Album review: Portland band, none of Consequence’s believable dreams come true for a bright future – Blogtown
Julia Rosen and Josh Holmes perform in the Portland band No One of Consequence. Blue heron video
The sounds of a guitar wobbling with expertly manipulated pedal work is contagious in itself. But it’s only when paired with eccentricly beautiful vocal talent that it truly becomes something special. In this category of “something special”, we discover the first album of the Portland group No One of Consequence, Credible dream.
The album kicks off with an absolute jam in the title track, “Believable Dream”. The guitar, played by singer Julia Rosen and her husband, Josh Holmes, is a standout feature that helps set the tone for the entire album. But it’s Julia’s voice that makes you anticipate each song. She has a sound reminiscent of the calming voice of an artist like Natalie Merchant. The intriguing interaction between the husband and wife duo sometimes plays out as a duet with Josh’s guitar and Julia’s voice. But No One of Consequence is by no means just a duet – Ben Dahmes (from Roselit Bone and Mouth Painter) on drums and Chris Marshall on bass deserve to be recognized for what they bring to complement the sound of the guitar. disk. It is this collective sound that takes several machinations ranging from blues, folk to full sound while maintaining a musical essence of their own.
This guitar work takes center stage in the track “Factual Sky”. Here we have four minutes and sixteen seconds of pure bluesy rock guitar tearing through the tunes like a festival jam session, but far less forgiving. This continuous riff is accompanied by the rest of the band, adding a more twangy element giving the track its more earth-red country aesthetic. The song is performed with such beautiful execution that it is almost impossible not to get lost in the sonic dream landscape.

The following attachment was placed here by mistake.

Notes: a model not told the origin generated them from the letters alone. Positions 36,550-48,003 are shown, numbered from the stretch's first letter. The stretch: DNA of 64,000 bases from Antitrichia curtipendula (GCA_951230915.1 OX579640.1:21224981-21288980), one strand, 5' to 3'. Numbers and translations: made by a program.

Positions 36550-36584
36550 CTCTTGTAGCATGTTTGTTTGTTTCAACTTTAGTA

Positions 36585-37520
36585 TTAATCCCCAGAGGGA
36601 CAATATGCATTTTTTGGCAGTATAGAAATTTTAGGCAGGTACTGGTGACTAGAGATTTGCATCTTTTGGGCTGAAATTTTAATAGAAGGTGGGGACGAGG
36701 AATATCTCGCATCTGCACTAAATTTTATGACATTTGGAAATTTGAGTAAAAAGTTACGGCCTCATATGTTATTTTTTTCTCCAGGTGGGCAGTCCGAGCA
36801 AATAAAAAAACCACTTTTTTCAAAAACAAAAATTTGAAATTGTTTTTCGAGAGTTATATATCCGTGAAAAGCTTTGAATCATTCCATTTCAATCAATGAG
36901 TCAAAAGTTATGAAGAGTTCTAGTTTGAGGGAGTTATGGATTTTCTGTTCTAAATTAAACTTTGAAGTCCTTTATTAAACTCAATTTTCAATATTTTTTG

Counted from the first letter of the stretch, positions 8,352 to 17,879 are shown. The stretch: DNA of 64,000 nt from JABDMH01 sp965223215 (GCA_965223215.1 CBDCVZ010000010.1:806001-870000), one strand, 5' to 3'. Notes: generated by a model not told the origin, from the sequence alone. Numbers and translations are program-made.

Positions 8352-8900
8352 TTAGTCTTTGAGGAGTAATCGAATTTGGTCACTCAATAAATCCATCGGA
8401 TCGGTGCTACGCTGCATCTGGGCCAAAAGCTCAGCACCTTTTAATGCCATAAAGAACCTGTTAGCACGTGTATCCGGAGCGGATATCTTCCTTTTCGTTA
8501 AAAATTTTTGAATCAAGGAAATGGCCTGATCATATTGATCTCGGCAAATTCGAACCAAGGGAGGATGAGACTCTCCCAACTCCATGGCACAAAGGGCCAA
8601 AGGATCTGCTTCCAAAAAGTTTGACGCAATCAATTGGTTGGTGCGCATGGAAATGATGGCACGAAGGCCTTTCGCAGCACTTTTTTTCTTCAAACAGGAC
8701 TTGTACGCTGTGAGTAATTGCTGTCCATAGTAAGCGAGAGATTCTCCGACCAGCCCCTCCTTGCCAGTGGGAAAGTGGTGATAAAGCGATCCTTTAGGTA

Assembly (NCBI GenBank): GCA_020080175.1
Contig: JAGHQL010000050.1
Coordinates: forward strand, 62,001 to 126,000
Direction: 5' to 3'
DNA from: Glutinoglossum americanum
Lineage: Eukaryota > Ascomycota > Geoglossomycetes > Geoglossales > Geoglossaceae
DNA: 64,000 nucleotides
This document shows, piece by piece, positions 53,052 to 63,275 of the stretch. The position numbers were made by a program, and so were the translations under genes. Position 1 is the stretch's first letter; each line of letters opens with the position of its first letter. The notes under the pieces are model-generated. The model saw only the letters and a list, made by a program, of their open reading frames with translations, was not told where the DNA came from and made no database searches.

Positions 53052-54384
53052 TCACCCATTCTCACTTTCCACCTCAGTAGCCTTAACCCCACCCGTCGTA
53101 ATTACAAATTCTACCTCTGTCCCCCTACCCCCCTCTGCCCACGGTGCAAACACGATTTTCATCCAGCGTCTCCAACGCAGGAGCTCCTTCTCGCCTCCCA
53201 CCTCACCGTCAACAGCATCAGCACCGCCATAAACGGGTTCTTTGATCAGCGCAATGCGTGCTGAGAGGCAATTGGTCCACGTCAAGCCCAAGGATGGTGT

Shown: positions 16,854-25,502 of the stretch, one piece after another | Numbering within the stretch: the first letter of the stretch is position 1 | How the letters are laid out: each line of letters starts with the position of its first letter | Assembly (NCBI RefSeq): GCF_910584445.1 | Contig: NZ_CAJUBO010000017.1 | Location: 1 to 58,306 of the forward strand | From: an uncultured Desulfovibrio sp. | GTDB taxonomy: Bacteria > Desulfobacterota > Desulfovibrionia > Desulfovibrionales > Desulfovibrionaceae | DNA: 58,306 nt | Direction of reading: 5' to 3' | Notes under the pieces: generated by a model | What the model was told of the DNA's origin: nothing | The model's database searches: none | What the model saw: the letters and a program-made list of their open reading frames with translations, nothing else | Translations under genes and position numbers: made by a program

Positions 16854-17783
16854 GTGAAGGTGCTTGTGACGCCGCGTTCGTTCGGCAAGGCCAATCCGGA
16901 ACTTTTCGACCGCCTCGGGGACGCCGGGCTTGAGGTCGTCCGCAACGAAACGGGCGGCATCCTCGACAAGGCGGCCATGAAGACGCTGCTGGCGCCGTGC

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A song like “Paper Thin” works in a very different way. The band slows things down for this ballad as Rosen takes our hearts and souls on a journey with relatively devastating lyrics. The song goes straight to the heart of the matter with lyrical poetry: “With my proud heart and tender skin, I am very thin. The type of vulnerability displayed in this song contrasts with its honesty. He sits with you.
The album’s musical saga continues with the alternate country sounds of “In the Shadows”. It’s a song with defined swagger once again pushed forward by a jagged guitar. It’s a longer song – almost eight minutes – and takes that first minute just to get started. But when it does, you immediately know it was worth the wait as it only cuts through that wall of the hushed intro with a heckled instrumental roar before Julia’s voice comes in and balances. the whole thing. The song effortlessly goes through several tempo changes without ever losing momentum, making it feel like an almost eight minute long song.
Credible dream is an album with an interesting range of genre influences, each expertly executed without ever being particularly redefined. It works for this album because it showcases their undoubted talent in instrumentation and songwriting. It’s the type of first album that is an absolute joy to experience and lets you anticipate what they will do next. The bluesy country instrumental elements are bursting with jubilation, but it’s singer Rosen’s voice that really sticks with you. We feel it through the pain felt in his voice and contained in the lyrics. These ingredients from the good old days, and the deeper moments of reflection and confession, leave you with an album that has serious potential to touch and touch any lover of good music.
In person at the Clinton St. Theater 10/29 and 10/30